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Scyphiphora hydrophyllacea

Family Rubiaceae

updated Jan 2013
Where seen? This pretty bush with waxy green leaves is often seen in undisturbed mangroves. It is also sometimes found on our natural rocky shores. It was previously common in our mangroves and muddy shores and found in Jurong. Elsewhere, it is considered a very common plant among mangrove and sea shore vegetation and its fruits plentiful among flotsam on the shore.

Features: A shrub up to 3m, but in Singapore, rarely more than 2m tall. Twigs reddish when young. Bark greyish black, ridged and fissured.

Leaves spoon-shaped (3-5cm long) smooth waxy glossy and held upright, arranged opposite one another. Old leaves are yellow then turn shiny pink. Terminal bud and young leaves coated in a varnish-like substance.

Flowers tiny (0.5cm) in dense clusters about 3-4cm across. Corolla with four white curving lobes and a short pink tube. Nectar is secreted at the base of the tube which is accessible to short-tongued insects.

Fruit tiny (0.5cm) oblong with 6-8 ridges, first green then white. The outer layer of the fruit is fleshy with a corky inner layer. The fruit separates into two halves when ripe. Each fruit contains 4 or fewer seeds. The fruits float because of the spongy inner layer.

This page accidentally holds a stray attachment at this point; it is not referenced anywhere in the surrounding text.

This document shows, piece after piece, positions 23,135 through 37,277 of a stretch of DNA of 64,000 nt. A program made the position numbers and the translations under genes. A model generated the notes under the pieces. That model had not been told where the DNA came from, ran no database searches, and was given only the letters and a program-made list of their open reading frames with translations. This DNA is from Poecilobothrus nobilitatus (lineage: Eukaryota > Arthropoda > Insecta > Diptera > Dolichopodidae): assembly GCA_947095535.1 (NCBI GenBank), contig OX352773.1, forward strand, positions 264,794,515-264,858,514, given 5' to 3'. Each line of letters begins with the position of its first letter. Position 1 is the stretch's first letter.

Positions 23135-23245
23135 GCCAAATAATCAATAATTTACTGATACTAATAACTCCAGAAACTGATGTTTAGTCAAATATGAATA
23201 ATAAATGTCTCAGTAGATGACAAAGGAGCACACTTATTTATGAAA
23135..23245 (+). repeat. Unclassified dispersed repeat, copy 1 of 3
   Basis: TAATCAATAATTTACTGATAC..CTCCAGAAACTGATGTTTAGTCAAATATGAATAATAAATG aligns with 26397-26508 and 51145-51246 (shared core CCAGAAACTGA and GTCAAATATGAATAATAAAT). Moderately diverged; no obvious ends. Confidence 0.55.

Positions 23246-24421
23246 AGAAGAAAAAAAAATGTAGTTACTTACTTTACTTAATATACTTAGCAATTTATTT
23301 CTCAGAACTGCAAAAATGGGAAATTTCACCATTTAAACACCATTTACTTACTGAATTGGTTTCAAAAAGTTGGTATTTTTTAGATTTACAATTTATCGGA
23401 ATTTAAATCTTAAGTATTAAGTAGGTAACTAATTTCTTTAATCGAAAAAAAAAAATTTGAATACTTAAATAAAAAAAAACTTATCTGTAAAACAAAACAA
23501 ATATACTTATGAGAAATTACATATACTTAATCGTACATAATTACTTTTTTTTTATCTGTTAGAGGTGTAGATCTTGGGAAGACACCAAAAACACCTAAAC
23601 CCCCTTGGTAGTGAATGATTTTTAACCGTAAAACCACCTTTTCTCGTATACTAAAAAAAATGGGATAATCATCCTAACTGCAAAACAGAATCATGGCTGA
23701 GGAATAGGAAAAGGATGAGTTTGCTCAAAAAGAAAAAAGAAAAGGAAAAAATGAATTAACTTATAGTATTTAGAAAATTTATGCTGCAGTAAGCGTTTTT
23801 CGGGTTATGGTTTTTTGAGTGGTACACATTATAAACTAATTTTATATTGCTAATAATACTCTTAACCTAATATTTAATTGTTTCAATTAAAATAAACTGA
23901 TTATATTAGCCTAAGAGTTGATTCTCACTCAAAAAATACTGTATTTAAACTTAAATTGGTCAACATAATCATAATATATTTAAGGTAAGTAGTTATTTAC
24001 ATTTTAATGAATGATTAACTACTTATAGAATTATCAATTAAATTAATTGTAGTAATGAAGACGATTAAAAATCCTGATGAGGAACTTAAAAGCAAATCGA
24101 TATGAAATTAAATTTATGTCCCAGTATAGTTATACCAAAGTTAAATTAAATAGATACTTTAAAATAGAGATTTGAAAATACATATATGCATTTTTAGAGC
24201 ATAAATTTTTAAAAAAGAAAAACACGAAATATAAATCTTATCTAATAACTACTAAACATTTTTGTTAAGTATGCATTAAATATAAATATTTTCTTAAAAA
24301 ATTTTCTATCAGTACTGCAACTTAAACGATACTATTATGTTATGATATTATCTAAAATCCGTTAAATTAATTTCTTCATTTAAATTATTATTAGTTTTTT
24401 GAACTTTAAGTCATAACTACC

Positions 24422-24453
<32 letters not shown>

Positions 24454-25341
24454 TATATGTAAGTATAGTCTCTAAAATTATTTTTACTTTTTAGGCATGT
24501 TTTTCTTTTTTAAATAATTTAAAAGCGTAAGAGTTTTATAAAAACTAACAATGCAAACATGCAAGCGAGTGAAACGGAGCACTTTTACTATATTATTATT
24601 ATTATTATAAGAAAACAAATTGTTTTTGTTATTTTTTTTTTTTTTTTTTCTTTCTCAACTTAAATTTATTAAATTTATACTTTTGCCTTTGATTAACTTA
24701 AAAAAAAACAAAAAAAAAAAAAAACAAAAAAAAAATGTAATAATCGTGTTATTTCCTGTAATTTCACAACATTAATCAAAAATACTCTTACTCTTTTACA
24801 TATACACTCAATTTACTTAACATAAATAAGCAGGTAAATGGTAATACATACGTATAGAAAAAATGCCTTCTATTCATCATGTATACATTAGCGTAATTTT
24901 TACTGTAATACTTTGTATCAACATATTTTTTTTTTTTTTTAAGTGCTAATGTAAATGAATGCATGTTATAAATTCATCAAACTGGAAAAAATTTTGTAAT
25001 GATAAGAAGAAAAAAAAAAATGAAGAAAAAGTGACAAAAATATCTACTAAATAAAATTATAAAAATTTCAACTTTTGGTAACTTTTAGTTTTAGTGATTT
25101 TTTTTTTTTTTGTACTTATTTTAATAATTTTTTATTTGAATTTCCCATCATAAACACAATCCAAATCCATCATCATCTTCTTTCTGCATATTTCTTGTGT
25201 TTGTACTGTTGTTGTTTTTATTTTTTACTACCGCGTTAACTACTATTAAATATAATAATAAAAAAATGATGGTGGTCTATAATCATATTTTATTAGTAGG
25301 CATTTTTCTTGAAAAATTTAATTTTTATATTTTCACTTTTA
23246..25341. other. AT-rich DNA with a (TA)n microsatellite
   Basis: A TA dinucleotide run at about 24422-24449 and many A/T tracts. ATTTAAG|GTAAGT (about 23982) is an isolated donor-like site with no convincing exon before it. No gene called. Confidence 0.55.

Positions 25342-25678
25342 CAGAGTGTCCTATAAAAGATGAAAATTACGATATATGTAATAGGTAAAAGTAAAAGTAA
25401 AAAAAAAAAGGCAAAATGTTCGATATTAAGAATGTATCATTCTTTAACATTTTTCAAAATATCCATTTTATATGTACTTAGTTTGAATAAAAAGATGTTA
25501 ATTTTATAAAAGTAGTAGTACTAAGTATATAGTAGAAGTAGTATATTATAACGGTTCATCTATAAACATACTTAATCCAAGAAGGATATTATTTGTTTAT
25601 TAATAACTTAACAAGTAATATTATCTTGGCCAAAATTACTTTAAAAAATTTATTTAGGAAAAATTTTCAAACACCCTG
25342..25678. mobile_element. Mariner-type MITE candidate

Sometimes mistaken for Teruntum (Lumnitzera sp.), which has its leaves arranged in a spiral.

Human uses:
According to Giesen, the wood may be used to make household objects such as spoons, while larger pieces are used for fence posts and firewood. The leaves are used to treat stomach problems.

Pulau Ubin, Nov 09

St. John's Island, Jul 09

Small ridged fruits.
Pulau Ubin, Jan 09

Small pinkish flowers.
Pulau Ubin, May 09

St. John's Island, Jul 09

Chengam on Singapore shores

Photos of Chengam for free download from wildsingapore flickr

Distribution in Singapore on this wildsingapore flickr map



  • Hsuan Keng, S.C. Chin and H. T. W. Tan. 1990, The Concise Flora of Singapore: Gymnosperms and Dicotyledons. Singapore University Press. 222 pp.
  • Corners, E. J. H., 1997. Wayside Trees of Malaya: in two volumes. Fourth edition, Malayan Nature Society, Kuala Lumpur. Volume 1: 1-476 pp, plates 1-38; volume 2: 477-861 pp., plates 139-236.
  • Tomlinson, P. B., 1986. The Botany of Mangroves Cambridge University Press. USA. 419 pp.
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